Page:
The streets of Malik Asad’s ancestral village, Thano Ahmad Khan, are lined not with litter, but fallen leaves. Cleaner and better organised than most rural settlements in Sindh, it is devoid of congestion and overpopulation. This orderliness may be attributed to the Deewans, whom Asad carries in his pocket, and who manage his agricultural and business enterprises.
Members of the Malik family may be neighbours in Thano Ahmad Khan, but there is no love lost between them. For the little opposition that does exist in the taluka, is partly from Asad’s own cousins, Malik Changez and Malik Alauddin.
When Asad and Zardari developed differences a few months ago over Bahria Town’s purchase of land in taluka Thano Bula Khan, opponents hoped to cash in on the opportunity, by joining the PPP. “But the two patched up,” says Jalal Mehmood Shah, “after Malik Asad paid Zardari vast sums of money, which was half of the share in the sale of land.” During the fallout, Zardari had carried out a reshuffle in the police administration of the taluka as a way to pressure Asad. But now, explains Shah, he has reinstated the previous police officers — Asad’s men.
The hamlet of Thano Arab Khan lies within Mahal Kohistan Wildlife Sanctuary, and is home to Wadero Saleh Mohommad Barahmani, one of the area’s larger onion cultivators. Surrounded by a thick cover of neem and keekar trees, the settlement is an oasis in a vast ornamental desert of evenly-spaced kandi trees. The village gets its share of unexpected visitors. Barahmani recalls the time a prowling Indian wolf attacked his cattle one moonlit night a few months ago.
The wadero’s onion plantation, which surrounds his home, is watered by tubewells and earns him Rs. 500,000 per acre.
A long-time Asad supporter, Barahmani has of late grown disillusioned with the man. He laments that Asad has never addressed the needs of his raj. The taluka’s 100-kilometre-long metalled road runs out miles before reaching Thano Arab Khan, where “there is no electricity for 12 hours a day,” he complains. The only medical facility is one highly inadequate basic healthcare unit.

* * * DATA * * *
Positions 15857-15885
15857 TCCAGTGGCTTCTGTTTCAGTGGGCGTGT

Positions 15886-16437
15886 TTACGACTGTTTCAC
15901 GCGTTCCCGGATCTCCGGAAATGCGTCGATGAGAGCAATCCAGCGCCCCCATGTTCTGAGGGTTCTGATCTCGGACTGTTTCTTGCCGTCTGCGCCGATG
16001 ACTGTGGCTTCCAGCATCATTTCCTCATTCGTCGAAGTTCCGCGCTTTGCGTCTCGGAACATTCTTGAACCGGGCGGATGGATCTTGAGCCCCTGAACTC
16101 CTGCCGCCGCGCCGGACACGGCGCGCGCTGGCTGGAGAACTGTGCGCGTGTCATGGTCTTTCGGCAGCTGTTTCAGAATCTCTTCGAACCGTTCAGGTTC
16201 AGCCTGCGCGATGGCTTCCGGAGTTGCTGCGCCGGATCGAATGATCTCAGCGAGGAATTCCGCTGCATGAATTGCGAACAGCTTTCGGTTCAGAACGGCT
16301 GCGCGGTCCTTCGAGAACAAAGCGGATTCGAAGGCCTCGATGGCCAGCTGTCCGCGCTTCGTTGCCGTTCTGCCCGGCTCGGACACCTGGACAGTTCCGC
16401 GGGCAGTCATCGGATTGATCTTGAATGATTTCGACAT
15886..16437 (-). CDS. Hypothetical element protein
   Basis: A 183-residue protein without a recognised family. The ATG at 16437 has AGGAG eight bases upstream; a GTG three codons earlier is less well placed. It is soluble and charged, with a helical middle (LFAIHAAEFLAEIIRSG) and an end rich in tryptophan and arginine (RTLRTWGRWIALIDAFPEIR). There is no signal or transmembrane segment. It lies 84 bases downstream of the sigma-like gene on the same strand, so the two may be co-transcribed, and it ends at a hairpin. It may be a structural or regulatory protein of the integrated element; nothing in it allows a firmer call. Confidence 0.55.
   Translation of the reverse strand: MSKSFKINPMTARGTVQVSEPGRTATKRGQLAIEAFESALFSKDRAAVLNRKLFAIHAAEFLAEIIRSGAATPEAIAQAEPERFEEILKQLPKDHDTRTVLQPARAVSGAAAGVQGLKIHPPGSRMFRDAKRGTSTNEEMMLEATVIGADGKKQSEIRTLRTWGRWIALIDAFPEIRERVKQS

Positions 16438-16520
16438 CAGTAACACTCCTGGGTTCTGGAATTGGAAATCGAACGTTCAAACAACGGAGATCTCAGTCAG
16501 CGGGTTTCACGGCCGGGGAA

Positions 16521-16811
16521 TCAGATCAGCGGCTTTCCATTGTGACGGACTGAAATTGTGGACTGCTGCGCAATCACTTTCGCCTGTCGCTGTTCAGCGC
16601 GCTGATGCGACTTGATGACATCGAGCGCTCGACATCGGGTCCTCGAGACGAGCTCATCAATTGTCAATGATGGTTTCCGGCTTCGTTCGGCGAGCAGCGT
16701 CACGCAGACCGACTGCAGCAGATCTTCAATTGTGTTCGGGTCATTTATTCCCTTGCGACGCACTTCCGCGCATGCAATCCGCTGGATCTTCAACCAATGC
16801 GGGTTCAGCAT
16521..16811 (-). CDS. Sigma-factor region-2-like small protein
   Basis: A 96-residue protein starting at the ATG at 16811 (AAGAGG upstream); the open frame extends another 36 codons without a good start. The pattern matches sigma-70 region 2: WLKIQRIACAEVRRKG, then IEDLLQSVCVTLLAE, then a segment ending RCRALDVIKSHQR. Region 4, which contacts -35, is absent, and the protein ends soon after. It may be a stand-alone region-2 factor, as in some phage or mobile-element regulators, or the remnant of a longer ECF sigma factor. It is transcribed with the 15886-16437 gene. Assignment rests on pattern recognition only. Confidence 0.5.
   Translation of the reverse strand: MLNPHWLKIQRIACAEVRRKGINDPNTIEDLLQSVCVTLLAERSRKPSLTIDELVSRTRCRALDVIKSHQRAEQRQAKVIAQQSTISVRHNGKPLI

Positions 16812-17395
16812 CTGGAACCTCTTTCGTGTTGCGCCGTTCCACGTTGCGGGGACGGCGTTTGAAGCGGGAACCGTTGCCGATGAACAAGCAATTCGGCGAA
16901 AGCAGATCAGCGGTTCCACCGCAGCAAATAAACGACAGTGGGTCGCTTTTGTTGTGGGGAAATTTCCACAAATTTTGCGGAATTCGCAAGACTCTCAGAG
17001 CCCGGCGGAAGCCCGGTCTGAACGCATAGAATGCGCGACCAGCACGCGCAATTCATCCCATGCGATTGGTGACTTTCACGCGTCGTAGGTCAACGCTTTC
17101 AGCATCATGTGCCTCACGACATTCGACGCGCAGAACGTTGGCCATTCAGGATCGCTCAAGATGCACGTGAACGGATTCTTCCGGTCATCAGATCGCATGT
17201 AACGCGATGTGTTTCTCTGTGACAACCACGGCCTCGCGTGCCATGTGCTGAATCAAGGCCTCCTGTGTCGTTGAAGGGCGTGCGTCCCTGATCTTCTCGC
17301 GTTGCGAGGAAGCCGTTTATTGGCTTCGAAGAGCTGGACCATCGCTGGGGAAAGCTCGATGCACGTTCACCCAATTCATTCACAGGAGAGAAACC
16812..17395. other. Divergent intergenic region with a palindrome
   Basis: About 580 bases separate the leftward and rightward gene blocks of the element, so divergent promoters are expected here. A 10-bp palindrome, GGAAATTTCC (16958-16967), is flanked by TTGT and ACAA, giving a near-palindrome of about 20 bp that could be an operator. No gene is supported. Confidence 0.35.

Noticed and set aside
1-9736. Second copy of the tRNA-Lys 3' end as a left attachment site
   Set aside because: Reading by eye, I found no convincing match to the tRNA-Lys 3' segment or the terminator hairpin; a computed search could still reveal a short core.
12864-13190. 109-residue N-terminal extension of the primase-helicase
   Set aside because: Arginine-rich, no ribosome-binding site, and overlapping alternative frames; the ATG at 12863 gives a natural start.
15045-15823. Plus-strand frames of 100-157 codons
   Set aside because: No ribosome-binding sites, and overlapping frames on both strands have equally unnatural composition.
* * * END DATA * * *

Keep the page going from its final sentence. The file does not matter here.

He adds, “Over 15 settlements were displaced and drowned during the creation of Darwaat Dam. The dislocated families did not get any compensation whatsoever.”
Barahmani, too, was keen on making inroads into the PPP when Asad briefly fell out of favour with the Zardaris. But there are murmurs among his courtiers that he is, at the same time, trying privately to patch up with Asad. Waderki siasat!
Perceived threats to Asad’s authority are dealt with ruthlessly. These are posed by individuals who have no intention of challenging him, but merely attempt to help the local community, and gain popularity by doing so.
One such example of that is Mohan Lal Kohistani, a former PPP MPA who did a lot of work for the poor in the taluka and provided them with jobs. According to Shaikh — who has personally suffered Asad’s wrath — the Maliks drove Mohan Lal into exile after levelling false charges against him. Malik Asad, however, denies any involvement in Mohan Lal’s moving to London. “Why would I level charges against a fellow party worker?” he retorts.
“There were three things my father advised me never to be afraid of,” recalls Shaikh. “The wadero, the djinn and the dog; because these three creatures feed off your fear.”
The Maliks were not always the kings of Kohistan. Up until the 1980s, Pir Ghulam Rasool Shah Jilani commanded great respect and influence in the region. After Malik Sikander’s death, Jilani benevolently proclaimed Malik Asad the sardar, so as to avoid a scuffle within their family for the title. But from that point onwards, Jilani’s luck dwindled while Asad went from strength to strength. In the 1988 general election, a defiant Asad contested against Jilani’s cousin, Pir Zaman Shah, and defeated him. And since then he has remained king of his realm.
The writer is an Assistant Editor at Newsline. (Website: alibhutto.com)